Wednesday, January 21, 2009

Orfeo ed Euridice at the Met

Going to Orfeo ed Euridice last night at the Met was by last minute arrangement of Little Love (of course!). It was an especially special treat as we sat in Center Parterre seats. These ain't the cheap seats for sure. It was extra cool to be seated semi-privately in a little box for a change.

I was interested in seeing this production - Mark Morris directed and choreographed it. Known for his modern dance group, I was interested to see what he would do here even while I'm not much of a modern dance fan. I felt it was heavy on dance, but it worked in a very theatrical way. It's a Gluck opera, so while the music is gorgeous, there's not much action you can put in anyway. It's by no means grand opera, so Mark found humor in the text by choreography and Isaac Mizrahi's unusual costuming of the Met chorus.

The Met Chorus, acting as the dead of the underworld, were costumed as historical figures of the past. I loved trying to pick out all of the characters - I think there were around 80 of them, all positioned on three tiers above the stage for the entire opera. My favorite were Abe Lincoln, Princess Diana, Babe Ruth, Elizabeth the 1st and Eva Peron. It was fun to see all of these figures side by side regardless of their place and time in history. There wasn't anything obviously funny about their presence; they just added fun to the atmosphere.

The dancers changed costumes three different times, not in style but in colors. They were dressed somberly then at the end in a celebratory way, as their very plain street clothes were bedazzled. I couldn't help but love them. The dance changed that way as well. I actually loved it and nobody looked like they were having a seizure and all of them wore shoes.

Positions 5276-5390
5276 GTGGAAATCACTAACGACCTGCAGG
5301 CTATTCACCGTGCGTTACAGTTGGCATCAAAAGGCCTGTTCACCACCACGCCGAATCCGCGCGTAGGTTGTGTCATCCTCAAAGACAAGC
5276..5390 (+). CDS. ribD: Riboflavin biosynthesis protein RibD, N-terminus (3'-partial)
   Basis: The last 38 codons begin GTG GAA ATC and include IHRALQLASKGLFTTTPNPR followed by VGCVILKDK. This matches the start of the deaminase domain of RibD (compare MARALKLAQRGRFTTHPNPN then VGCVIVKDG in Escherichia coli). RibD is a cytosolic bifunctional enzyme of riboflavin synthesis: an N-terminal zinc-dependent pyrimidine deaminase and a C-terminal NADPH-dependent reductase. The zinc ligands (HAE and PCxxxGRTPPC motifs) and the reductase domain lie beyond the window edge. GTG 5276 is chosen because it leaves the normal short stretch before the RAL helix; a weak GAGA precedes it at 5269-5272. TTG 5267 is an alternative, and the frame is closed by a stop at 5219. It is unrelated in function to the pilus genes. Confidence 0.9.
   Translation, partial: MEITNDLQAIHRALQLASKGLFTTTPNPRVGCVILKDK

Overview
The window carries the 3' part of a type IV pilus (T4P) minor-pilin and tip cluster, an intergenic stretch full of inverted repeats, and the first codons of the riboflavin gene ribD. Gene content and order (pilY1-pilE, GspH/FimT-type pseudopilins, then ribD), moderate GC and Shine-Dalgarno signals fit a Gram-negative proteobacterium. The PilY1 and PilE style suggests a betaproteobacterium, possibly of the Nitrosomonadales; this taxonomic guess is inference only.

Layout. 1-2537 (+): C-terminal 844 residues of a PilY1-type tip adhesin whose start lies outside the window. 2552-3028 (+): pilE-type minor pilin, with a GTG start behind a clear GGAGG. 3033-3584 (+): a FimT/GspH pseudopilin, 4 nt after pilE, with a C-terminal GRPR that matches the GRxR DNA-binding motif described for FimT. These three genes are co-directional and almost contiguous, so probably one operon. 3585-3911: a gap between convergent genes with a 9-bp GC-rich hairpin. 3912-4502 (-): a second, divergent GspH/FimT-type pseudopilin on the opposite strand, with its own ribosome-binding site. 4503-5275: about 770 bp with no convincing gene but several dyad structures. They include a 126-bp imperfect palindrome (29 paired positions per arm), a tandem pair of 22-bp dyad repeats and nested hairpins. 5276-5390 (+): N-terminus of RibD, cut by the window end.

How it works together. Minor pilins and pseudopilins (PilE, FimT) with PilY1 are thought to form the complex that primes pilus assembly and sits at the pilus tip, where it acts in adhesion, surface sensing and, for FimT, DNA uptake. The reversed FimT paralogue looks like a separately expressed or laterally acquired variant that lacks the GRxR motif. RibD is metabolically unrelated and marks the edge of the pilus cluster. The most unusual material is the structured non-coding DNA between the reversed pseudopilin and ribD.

I loved Stephanie Blythe's voice as compared to what would normally be heard from a countertenor in the role of Orfeo. The mezzo soprano voice as compared to the countertenor is just a more beautiful sound to my ears. She was sort of Johnny Cash dressed all in black with a guitar strapped to her back. She played the tormented lover just right. Heidi Grant Murphy (Hooray! We saw her sing Greenfinch and Linnet Bird at Wall to Wall Sondheim) as the cherubic Jove, dressed in a sparkly pink golf shirt, brought humor to the night. Her voice was bright and pretty. Danielle de Niese as Euridice was a beautiful bride with a stunning voice.

It's a very pretty opera and nobody dies; well, Euridice dies twice, but in the end she lives when love conquers all. There are three more opportunities to see this production, one being this Saturday afternoon both in the house and broadcast live in HD in movie theatres around the world.

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